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Category: Best Practices

The Seven Deadly Domain Name Variations

So you’ve finally come up with a killer domain name for your new Web 2.0 venture. You’ve registered walrussite.ca for a year and now it’s time to book the caterers for the launch party.
Hang on a minute – you’re not quite done yet! In fact, you should seriously consider registering 10-20 additional domain names right now. That’s because you need to protect yourself from The Seven Deadly Domain Name Variations:

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Ten Viral Marketing Best Practices

A colleague of mine recently asked me if I had a list of viral marketing best practices.
I guess I do – in my head – so it’s about time I jotted them down to share with others. And before I forget.

If you’re plotting the next Subservient Chicken or Liberal Leadership on eBay, here are 10 best practices to keep in mind:

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Avoid Ambiguity

“Avoid Ambiguity” sounds simple enough – who wants to be ambiguous? But even that bastion of verbal clarity Apple occasionally trips up. See an example ambiguity in action and contrast it with the clarity of StikiPad’s sign-up form. Read on…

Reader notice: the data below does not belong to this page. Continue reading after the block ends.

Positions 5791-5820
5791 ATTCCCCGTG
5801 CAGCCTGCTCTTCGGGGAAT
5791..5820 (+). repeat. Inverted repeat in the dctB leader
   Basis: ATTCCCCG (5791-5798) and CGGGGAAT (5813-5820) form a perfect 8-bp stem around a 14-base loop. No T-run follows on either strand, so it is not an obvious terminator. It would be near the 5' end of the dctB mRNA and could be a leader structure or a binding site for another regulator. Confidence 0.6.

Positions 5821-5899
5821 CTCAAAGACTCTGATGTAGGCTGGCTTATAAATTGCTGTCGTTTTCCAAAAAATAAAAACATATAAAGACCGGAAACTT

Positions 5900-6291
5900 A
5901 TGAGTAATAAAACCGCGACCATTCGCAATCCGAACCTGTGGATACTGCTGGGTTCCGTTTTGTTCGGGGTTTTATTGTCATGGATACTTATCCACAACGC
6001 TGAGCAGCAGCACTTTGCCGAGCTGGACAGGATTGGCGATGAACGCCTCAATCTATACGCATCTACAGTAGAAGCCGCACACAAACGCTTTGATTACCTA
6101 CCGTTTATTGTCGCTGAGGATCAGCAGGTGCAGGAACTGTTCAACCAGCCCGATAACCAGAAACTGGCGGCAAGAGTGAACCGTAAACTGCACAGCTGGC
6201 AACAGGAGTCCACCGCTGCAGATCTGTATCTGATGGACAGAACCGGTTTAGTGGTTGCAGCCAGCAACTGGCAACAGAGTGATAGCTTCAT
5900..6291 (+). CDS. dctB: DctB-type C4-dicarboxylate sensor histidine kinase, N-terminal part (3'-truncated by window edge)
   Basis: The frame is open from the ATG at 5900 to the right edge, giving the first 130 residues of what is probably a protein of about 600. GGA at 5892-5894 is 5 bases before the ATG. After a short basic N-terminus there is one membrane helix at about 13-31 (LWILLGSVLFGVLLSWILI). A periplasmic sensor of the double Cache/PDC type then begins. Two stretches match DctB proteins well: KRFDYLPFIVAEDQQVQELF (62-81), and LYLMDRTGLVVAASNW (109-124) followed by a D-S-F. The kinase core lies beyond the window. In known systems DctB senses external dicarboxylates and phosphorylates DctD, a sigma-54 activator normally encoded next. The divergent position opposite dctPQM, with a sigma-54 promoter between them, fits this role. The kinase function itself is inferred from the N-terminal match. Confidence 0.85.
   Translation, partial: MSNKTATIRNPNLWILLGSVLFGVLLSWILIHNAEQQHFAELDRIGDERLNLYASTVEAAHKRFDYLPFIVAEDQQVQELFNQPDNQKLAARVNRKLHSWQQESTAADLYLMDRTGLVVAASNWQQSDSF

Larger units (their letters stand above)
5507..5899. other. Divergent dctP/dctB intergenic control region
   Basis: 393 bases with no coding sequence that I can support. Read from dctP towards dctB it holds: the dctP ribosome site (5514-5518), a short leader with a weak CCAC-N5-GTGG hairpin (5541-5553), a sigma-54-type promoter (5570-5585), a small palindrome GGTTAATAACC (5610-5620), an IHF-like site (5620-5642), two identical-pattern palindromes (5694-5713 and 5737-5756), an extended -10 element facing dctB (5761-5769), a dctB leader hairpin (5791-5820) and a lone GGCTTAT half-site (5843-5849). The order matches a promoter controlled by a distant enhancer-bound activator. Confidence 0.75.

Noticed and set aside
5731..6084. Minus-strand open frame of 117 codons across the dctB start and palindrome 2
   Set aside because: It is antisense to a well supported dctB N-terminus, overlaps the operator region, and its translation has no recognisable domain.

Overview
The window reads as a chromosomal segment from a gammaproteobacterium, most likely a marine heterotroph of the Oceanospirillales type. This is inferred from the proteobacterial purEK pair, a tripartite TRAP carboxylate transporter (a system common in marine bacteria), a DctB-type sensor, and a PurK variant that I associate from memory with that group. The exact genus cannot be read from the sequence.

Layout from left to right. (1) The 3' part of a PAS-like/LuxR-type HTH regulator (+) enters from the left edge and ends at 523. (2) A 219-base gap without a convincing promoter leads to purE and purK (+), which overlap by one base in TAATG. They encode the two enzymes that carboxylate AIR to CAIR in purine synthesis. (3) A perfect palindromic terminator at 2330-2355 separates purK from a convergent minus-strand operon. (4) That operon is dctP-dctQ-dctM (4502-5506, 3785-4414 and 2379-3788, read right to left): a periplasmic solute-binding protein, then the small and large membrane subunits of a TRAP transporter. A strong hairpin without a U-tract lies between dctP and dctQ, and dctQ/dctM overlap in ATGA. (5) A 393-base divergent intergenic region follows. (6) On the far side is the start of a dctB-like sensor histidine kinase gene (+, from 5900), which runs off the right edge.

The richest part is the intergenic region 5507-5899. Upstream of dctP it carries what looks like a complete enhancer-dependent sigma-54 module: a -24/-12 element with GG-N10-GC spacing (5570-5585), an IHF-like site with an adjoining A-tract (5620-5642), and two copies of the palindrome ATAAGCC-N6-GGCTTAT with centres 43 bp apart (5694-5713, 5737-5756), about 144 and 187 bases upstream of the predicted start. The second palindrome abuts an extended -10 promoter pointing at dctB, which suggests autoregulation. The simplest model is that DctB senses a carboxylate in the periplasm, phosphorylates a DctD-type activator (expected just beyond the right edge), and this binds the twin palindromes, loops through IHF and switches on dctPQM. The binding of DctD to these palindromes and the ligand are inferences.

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People Can’t Respond To What They Can’t See

Low-contrast colour palettes may be fashionable, but they won’t do you much good if your designers love them while your customers can’t read them. Ken Schafer shows us examples of what to do and what not to do – yes Apple, we’re talked to you!

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The Importance of Human Readable URLs

h3. Best Practice
bq. Use human readable URLs
h3. Rationale
This is human readable:
http://www.bestbuy.com/electronics/research
This is not:
http://www.bestbuy.com/site/olspage.jsp?id=cat12074&type=page&categoryRep=cat03000
The problem with complex URLs is three-fold:
# A human cannot “reverse engineer” a URL to figure out where they are in the site or what might be “one level higher”. Human readable URLs allow you to “cut off” the end of the URL and get to a higher level in the site. URLs that reflect the site’s page layout also act as a secondary way-finding tool.
# It is hard to share URLs that are not human readable. If you cut and paste a complex URL into an e-mail to share it, often the URL will break in two because it is too long to fit on one line. This creates a broken link for the recipient.
# Some search engines have a hard time with overly complex URLs and you may find that many of your pages are not accessible to search engine “bots” looking for your content.

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